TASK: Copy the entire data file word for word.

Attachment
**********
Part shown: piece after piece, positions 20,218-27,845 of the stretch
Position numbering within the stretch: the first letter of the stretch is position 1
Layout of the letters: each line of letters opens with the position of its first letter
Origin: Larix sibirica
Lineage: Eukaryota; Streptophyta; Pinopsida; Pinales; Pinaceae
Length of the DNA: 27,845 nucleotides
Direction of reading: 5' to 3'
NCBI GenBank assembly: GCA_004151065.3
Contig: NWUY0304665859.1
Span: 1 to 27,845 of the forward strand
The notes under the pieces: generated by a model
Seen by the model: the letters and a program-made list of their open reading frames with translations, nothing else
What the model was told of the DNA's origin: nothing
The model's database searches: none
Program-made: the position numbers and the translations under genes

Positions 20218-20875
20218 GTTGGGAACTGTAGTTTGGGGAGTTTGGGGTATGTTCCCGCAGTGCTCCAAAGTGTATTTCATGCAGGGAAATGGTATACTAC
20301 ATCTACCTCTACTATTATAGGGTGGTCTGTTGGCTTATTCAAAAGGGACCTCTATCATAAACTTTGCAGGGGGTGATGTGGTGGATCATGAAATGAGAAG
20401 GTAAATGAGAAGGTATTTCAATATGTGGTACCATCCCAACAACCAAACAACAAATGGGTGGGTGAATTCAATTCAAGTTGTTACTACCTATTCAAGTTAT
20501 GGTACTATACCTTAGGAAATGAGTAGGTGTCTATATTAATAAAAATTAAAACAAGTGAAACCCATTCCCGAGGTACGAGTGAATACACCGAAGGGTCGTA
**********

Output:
Part shown: piece after piece, positions 20,218-27,845 of the stretch
Position numbering within the stretch: the first letter of the stretch is position 1
Layout of the letters: each line of letters opens with the position of its first letter
Origin: Larix sibirica
Lineage: Eukaryota; Streptophyta; Pinopsida; Pinales; Pinaceae
Length of the DNA: 27,845 nucleotides
Direction of reading: 5' to 3'
NCBI GenBank assembly: GCA_004151065.3
Contig: NWUY0304665859.1
Span: 1 to 27,845 of the forward strand
The notes under the pieces: generated by a model
Seen by the model: the letters and a program-made list of their open reading frames with translations, nothing else
What the model was told of the DNA's origin: nothing
The model's database searches: none
Program-made: the position numbers and the translations under genes

Positions 20218-20875
20218 GTTGGGAACTGTAGTTTGGGGAGTTTGGGGTATGTTCCCGCAGTGCTCCAAAGTGTATTTCATGCAGGGAAATGGTATACTAC
20301 ATCTACCTCTACTATTATAGGGTGGTCTGTTGGCTTATTCAAAAGGGACCTCTATCATAAACTTTGCAGGGGGTGATGTGGTGGATCATGAAATGAGAAG
20401 GTAAATGAGAAGGTATTTCAATATGTGGTACCATCCCAACAACCAAACAACAAATGGGTGGGTGAATTCAATTCAAGTTGTTACTACCTATTCAAGTTAT
20501 GGTACTATACCTTAGGAAATGAGTAGGTGTCTATATTAATAAAAATTAAAACAAGTGAAACCCATTCCCGAGGTACGAGTGAATACACCGAAGGGTCGTA